A Vulcan crisis, a fallen bridge, flappers and fantasy

It’s time to highlight another week of storytelling in Voice by the staff and volunteers at the Seanchai Library. As always, all times SLT, and events are held at the Library’s home at Holly Kai Park, unless otherwise indicated. Note that the schedule below may be subject to change during the week, please refer to the Seanchai Library website for the latest information through the week.

Monday, June 8th, 19:00: Spock’s World

Gyro Muggins reads Diane Duane’s take on a classic figure from science fiction.

In the 23rd Century…

On the planet Vulcan, a crisis of unprecedented proportion has caused the convocation of the planet’s ruling council, and led to Starfleet ordering the U.S.S. Enterprise to the planet in the hope that its first officer, and Vulcan’s most famous son, can help overcome the issues the planet faces.

As Commander Spock, his father, Sarek, and Captain James T. Kirk struggle to preserve Vulcan’s future, the planet’s innermost secrets are laid open, as is its people’s long climb to rise above their savage pre-history, merciless tribal warfare, medieval-like court intrigue to  develop and adhere to o’thia, the ruling ethic of logic, and to reach out into space.

For Spock, the situation means he is torn between his duty to Starfleet and the unbreakable ties that bind him to Vulcan. Confronted by his own internal conflicts, he must quell them and prevent his world – and possibly the entire United Federation of Planets – from being ripped apart.

Tuesday, June 9th

12:00 Noon: Russell Eponym, Live in the Glen

Music, poetry, and stories in a popular weekly session at Ceiluradh Glen.

19:00: The Bridge of San Luis Rey

With Willow Moonfire.

On Friday noon, July the twentieth, 1714, the finest bridge in all Peru broke and precipitated five travellers into the gulf below.

Thus begins Thorton Wilder’s second, and 1928 Pulitzer Prize winning novel. Influenced in part by Wilder’s own conversations with his deeply religious father, and inspired by Prosper Mérimée’s one-act act play, Le Carrosse du Saint-Sacrement, Thorton described the novel as a means to pose the question, “Is there a direction and meaning in lives beyond the individual’s own will?”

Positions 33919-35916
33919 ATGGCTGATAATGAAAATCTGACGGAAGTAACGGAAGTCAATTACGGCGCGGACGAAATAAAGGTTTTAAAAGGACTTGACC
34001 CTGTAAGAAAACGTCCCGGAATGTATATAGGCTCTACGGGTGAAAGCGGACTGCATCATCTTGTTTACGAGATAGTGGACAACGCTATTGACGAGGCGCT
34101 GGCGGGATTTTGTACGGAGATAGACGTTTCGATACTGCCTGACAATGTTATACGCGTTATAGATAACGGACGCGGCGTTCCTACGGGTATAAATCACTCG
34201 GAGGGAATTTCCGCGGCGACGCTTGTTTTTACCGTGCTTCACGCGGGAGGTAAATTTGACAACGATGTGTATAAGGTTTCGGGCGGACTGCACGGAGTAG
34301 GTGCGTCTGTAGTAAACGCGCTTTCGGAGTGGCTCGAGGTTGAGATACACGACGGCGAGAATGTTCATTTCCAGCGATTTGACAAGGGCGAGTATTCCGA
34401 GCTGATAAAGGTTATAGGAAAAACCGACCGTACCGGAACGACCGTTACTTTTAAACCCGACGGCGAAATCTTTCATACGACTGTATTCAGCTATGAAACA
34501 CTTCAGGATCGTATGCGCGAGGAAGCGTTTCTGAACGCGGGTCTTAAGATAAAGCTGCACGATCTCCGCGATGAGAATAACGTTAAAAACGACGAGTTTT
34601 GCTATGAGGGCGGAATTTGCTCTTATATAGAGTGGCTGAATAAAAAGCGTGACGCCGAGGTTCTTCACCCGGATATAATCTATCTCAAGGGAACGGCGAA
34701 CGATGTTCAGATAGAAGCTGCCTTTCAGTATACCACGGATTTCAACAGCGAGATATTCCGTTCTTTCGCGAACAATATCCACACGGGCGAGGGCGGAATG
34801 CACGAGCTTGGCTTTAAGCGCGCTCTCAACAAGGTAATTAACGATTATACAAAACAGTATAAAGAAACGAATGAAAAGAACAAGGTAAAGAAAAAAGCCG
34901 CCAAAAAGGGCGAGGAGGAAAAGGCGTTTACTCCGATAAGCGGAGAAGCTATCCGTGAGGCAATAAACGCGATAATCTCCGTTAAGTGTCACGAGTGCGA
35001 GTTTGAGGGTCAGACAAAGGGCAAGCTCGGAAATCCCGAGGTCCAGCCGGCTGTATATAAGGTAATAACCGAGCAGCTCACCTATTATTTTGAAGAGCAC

The bridge of the novel’s title and opening is a fictional Inca rope bridge, and its collapse is witnessed by a Franciscan friar, himself about to cross over it. A deeply pious man, Brother Juniper finds his faith challenged by the tragedy, and as a result embarks upon a “mission” to prove that it was divine will rather than chance that led to the deaths of those who fell with the bridge.

Over the course of six years, he compiles a huge book on the lives of those who perished, much of it obtained through interviews with those who knew them, in an attempt to to show that the beginning and end of the lives of those lost in the tragedy might be a a window into the will of God, and that the beginning and end of every life is in accordance with God’s plan for the individual.

Thus, within his book, he records the lives of those killed, as presented in succeeding chapters of the novel, mapping all that led them to their fate. The novel itself weaves a story through time, from the opening tragedy, then back to the lives of those who perished, then forward to the book’s reception by the church, then back once more to the events that immediately followed the tragedy and before Brother Juniper embarked on his quest.

Through this, we not only witness the lives of those lost, but also Brother Juniper’s own fate as a result of his efforts – a fate itself foretold within his book, and which again leaves one pondering the question Wilder set in writing the novel: is there indeed direction in our lives beyond our own will – and if so, is it rooted in the divine, or humanity’s own attitudes of a given time?

Wednesday, June 10th, 19:00: The Phryne Fisher Mysteries

Corwyn Allen brings us stories about Kerry Greenwood’s Australian heroine of the 1920s, possibly made popular to a globe audience through the Australian Broadcasting Corporation’s series, Miss Fisher’s Murder Mysteries.

Phryne Fisher is rich, aristocratic and far too intelligent to be content as a flapper in the Jazz Age. She collects men, fast cars and designer dresses. she flies, dances, shoots and has a strong bohemian outlook on life. But no matter how delicious the distractions, Phryne never takes her eyes off her main goal in life: bringing down villains.

Thursday, June 11th 19:00: Strong Medicine – Weird Westerns

Shandon Loring reads Tad William’s short story. Also in Kitely – grid.kitely.com:8002:SEANCHAI).

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